"WE'RE NUMBER 1!"
"USA! USA! USA!"
Remember those? Remember all that?
A new report was just issued, pretty much turning all that on its head:
From access to healthcare and education, gender equality, attitudes toward immigrants and minorities, the U.S. looks like a second-rate nation.
A bit about the study:
Harvard business professor Michael E. Porter, who earlier developed the Global Competitiveness Report, designed the SPI. A new way to look at the success of countries, the SPI studies 132 nations and evaluates 54 social and environmental indicators for each country that matter to real people. Rather than measuring a country’s success by its per capita GDP, the index is based on an array of data reflecting suicide, ecosystem sustainability, property rights, access to healthcare and education, gender equality, attitudes toward immigrants and minorities, religious freedom, nutrition, infrastructure and more.
The index measures the livability of each country. People everywhere depend on and care about similar things. “We all need clean water. We all want to feel safe and live without fear. People everywhere want to get an education and improve their lives,” says Porter. But economic growth alone doesn’t guarantee these things.
Some of the
- While the U.S. enjoys the second highest per capita GDP of $45,336, it ranks in an underperforming 16th place overall. It gets worse. The U.S. ranks 70th in health, 69th in ecosystem sustainability, 39th in basic education, 34th in access to water and sanitation and 31st in personal safety.
- More surprising is the fact that despite being the home country of global tech heavyweights Microsoft, Cisco, IBM, Oracle, and so on, the U.S. ranks a disappointing 23rd in access to the Internet. “It’s astonishing that for a country that has Silicon Valley, lack of access to information is a red flag,” notes Michael Green, executive director of the Social Progress Imperative, which oversees the index.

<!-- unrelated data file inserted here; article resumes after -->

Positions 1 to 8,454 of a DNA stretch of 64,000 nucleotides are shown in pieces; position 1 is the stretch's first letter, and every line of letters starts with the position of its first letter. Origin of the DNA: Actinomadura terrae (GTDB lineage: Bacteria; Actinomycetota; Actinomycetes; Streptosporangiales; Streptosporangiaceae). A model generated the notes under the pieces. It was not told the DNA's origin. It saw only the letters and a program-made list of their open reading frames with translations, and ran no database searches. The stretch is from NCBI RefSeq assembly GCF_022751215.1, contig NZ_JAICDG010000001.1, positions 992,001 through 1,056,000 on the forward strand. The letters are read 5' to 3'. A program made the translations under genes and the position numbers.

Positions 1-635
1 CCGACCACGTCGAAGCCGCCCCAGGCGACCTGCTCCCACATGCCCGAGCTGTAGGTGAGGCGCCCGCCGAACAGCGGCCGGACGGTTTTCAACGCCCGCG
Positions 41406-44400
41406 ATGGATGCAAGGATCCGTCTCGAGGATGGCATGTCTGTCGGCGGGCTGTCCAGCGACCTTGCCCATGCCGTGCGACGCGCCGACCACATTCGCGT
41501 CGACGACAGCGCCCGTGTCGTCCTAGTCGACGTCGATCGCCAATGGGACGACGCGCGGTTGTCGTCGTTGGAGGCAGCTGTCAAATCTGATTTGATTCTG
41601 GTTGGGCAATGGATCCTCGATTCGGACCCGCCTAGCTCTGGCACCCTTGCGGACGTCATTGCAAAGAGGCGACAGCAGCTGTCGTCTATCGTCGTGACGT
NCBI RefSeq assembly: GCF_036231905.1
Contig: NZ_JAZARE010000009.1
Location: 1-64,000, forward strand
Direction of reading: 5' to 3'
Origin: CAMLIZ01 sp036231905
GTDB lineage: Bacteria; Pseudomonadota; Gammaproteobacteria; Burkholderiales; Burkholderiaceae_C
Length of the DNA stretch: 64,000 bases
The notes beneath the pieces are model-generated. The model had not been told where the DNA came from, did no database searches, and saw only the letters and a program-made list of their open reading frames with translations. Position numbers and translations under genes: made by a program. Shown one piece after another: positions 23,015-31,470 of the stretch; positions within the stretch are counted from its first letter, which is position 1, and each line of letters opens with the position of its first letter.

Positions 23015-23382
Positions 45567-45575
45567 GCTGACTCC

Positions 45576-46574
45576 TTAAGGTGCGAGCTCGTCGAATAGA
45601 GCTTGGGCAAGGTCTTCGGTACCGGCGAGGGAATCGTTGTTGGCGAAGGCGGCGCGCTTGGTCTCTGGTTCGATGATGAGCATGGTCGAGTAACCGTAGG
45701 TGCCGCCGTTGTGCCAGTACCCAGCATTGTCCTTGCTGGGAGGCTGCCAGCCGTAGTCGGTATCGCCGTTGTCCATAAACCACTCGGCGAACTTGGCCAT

- the U.S. remains in first place for the number of incarcerated citizens per capita, adult onset diabetes and for believing in angels.
- New Zealand is ranked in first place in social progress. Interestingly, it ranks only 25th on GDP per capita, which means the island of the long white cloud is doing a far better job than America when it comes to meeting the need of its people. In order, the top 10 is rounded out by Switzerland, Iceland, the Netherlands, Norway, Sweden, Canada, Finland, Denmark and Australia.
- Unsurprisingly these nations all happen to rank highly in the 2013 U.N. World Happiness Report with Denmark, Norway, Switzerland, the Netherlands and Sweden among the top five. So, what of the U.S? In terms of happiness, we rank 17th, trailing neighboring Mexico.
The article and author rightly point out that, what with so much of the nation's wealth going to the already-wealthy, the middle- and lower-classes and working class people are getting soaked while the rich get richer.
So what're ya' gonna' do about it?